All valid points. You can very easily state that Anselme has risen as the star, godfather of the modern grower movement. From my view, when it comes to the roots of the modern grower movement, I think it depends on how you choose to look at things. Do you look at Champagne as a whole when looking at the movement or do you focus more on the actions of one person? To me, Ansleme didn't invent/establish the modern grower game or establish team modern grower, but eventually became the star of it. There is no denying his influence on a number of folks especially growers who have taken over their family estates in the last fifteen years. On the bad/sad side, it also seems that anyone who even worked alongside Anselme for a week is thrust up on a mantle as the next superstar in Champagne (even if the wines are not all that great). Equally, some folks who worked with or were influenced by Selosse take offense at Anselme getting some credit for their success. You would think they would be thankful especially when it is clear that the association with Selosse was a huge help, but some aren't. That isn't to say that a lot of folks who worked with Anselme or were profoundly influenced by him do not make great wines, they do.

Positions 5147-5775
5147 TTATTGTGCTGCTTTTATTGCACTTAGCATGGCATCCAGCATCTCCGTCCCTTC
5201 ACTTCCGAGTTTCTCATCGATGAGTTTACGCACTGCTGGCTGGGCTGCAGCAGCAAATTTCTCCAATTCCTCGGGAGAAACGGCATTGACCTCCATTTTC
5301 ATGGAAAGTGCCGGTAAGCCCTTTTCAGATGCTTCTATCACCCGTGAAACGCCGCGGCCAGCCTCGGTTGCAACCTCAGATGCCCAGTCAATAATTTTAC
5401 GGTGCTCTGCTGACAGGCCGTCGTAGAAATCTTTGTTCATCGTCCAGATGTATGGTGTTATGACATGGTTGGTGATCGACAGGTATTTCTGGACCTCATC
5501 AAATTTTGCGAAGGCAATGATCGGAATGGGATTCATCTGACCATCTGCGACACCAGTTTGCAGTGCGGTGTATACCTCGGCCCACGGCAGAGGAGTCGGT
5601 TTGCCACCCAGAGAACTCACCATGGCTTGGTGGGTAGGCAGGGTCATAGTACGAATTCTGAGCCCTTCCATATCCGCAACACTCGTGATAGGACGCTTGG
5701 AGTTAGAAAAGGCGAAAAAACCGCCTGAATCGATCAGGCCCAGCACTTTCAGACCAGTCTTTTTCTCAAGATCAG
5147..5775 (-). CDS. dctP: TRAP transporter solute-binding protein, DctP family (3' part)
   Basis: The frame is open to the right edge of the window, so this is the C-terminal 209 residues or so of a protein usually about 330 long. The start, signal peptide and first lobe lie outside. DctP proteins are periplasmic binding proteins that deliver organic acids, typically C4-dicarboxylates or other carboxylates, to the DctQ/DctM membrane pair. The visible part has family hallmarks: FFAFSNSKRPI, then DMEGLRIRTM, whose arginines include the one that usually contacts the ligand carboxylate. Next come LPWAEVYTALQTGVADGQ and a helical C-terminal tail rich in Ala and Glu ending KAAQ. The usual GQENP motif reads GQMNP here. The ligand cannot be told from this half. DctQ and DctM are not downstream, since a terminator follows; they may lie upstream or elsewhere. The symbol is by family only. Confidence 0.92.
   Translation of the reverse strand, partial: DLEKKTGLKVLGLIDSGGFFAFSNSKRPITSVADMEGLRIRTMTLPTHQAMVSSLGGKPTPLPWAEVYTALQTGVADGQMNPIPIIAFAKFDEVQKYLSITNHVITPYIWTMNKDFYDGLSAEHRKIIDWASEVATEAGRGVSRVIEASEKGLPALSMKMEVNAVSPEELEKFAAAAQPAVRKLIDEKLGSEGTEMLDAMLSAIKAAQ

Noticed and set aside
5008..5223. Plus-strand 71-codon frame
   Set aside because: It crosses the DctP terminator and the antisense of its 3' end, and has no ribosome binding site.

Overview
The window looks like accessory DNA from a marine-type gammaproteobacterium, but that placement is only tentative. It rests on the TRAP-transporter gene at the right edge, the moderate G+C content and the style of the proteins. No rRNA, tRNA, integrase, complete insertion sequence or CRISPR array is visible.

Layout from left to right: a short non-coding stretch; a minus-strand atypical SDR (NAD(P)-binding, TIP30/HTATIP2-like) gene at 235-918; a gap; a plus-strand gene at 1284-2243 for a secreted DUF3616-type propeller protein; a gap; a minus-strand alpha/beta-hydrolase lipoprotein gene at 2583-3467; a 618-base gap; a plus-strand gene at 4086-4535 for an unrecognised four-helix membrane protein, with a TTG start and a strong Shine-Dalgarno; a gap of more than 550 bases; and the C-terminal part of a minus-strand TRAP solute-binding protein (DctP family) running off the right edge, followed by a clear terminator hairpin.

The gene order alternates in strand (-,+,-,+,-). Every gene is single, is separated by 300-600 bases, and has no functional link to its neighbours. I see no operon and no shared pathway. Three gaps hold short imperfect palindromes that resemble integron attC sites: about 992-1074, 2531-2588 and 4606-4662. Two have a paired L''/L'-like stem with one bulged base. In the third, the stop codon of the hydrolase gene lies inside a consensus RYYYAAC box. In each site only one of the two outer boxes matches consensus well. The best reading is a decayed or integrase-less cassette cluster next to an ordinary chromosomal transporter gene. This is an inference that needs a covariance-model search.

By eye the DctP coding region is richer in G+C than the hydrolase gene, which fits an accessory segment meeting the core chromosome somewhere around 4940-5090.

Clearly, a number of growers began doing things differently in the 1970s and early 1980s. Champagne changed a lot in the 1960s, 1970s, and 1980s. Barrels disappeared, vineyard practices went to crap, yields started rising, harvesting depended more on numbers on paper rather than also including tasting, instinct, and lessons learned. Laval, Andre Beaufort, Leclerc-Briant, and Tarlant were other early leaders in doing things differently and fighting against some/all the changes at this time. Some of them before Anselme started.